1
$\begingroup$

I just started Robert Sapolsky lectures series on Youtube on Human behavior biology, and on the second lecture, at this point, he is explaining how evolutionary biology can be used to predict lots of animal behaviors just through the differences on the skull size of adult males and females.

He considers two groups of primates, one in which the skull of the adult male is quite bigger than the female and the other where they are about the same size. He then asks the student: "which group would display higher male aggression?" I am lost at this point. How can the size difference alone be used to answer that question? The students answer the question: "the first group (in which the males are bigger)", and the reason provided is that their body is built for it. Why and how?

Following up, the next question is: which of the species has more variability among males in reproductive success? The answer provided: "obviously, it is the first one because the males are aggressive for a reason, and that is they are competing for reproductive access." Couldn't it be that the second group had a biological variation in sperm productivity, that greatly outmatched the fight for reproductive access of the first group? I mean, how can it be this easy to conclude such a complicated process? Shouldn't you carefully consider millions of other things before concluding that one group will have higher reproductive variation simply because of differences in the size of the skulls?

Thanks!

$\endgroup$
  • 1
    $\begingroup$ it's an "all others things being equal" kind of statement. If I were writing an exam question based on this idea, I would certainly phrase it as "which group would we expect to display higher male aggression"? $\endgroup$ – Ben Bolker Dec 31 '18 at 16:53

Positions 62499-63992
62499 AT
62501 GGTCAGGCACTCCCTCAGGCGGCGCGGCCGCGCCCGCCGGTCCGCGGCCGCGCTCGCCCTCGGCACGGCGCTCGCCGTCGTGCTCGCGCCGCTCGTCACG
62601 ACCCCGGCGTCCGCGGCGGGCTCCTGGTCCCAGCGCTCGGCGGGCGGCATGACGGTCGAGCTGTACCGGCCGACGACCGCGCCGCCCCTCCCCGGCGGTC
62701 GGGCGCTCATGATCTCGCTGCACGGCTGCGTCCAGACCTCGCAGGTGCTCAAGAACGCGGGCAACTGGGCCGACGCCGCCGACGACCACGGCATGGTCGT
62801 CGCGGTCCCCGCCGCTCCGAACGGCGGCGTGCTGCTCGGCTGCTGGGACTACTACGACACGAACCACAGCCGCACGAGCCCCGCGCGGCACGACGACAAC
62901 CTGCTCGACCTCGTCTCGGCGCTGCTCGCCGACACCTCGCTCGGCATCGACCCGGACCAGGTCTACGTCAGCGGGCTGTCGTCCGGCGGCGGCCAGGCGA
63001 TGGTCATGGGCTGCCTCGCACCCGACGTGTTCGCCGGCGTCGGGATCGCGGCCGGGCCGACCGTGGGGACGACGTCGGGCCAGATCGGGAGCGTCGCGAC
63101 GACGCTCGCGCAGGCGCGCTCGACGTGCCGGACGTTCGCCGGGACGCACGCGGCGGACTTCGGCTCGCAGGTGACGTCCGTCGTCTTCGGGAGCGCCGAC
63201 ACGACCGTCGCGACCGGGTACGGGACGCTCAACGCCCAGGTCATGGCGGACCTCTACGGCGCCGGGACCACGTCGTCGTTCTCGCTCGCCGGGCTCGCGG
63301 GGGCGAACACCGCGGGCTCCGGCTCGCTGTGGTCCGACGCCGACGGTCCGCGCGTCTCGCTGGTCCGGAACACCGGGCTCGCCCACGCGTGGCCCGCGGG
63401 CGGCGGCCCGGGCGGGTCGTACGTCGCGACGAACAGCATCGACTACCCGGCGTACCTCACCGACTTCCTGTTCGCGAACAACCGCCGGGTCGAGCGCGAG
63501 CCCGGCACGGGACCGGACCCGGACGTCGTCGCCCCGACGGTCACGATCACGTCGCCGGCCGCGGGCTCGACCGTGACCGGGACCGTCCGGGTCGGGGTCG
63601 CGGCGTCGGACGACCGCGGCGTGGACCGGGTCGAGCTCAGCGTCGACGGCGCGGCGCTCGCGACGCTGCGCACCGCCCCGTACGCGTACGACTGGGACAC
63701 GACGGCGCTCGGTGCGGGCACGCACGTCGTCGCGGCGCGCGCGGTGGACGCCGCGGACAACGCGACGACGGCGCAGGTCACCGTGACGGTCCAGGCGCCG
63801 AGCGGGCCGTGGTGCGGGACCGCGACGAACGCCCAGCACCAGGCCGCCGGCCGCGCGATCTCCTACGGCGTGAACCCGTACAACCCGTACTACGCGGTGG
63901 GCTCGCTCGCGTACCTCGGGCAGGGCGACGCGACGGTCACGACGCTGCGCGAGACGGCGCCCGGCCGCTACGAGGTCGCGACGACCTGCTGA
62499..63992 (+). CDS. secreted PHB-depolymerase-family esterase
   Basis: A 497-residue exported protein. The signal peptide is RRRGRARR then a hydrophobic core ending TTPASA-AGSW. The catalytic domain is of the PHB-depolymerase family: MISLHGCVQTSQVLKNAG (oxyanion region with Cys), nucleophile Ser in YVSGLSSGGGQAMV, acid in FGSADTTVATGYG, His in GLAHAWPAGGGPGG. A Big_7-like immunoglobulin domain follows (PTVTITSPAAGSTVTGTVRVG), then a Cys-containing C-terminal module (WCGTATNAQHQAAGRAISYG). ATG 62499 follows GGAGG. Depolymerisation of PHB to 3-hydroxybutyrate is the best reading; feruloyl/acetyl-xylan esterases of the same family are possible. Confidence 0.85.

4
$\begingroup$

Having a large difference between the sizes of the skulls between males and females is strong sign of sexual dimorphism, particularly of males that are larger in general. Knowing which form of sexual dimorphism there is allows you to predict several other features. In particular large males is seen almost exclusively in animals in which the males fight each other for control of a harem AKA contest competition. This means high male aggression, since they are driving away other males. Since they drive away other males they have little to no sperm competition so they also don't need competitive sperm. These species also show drastic difference in male reproductive success, males with a harem produce many offspring males without one produce few to none.

https://www.intechopen.com/books/sexual-dimorphism/the-evolution-of-sexual-dimorphism-understanding-mechanisms-of-sexual-shape-differences

$\endgroup$
  • $\begingroup$ Thank you for the answer. So, the reason we can say that the species with the larger male skull will show greater male aggression is because "large males is seen almost exclusively in animals in which the males fight each other for control of a harem". Or basically, "It is so, because it is what we see in nature." I thought, there would be some evolutionary explanation? I mean, equal size males could also, in theory, be aggressive and dangerous. I come from engineering, and I might be missing some fundamentals here, so, please bear with me. $\endgroup$ – rajendra Dec 31 '18 at 23:08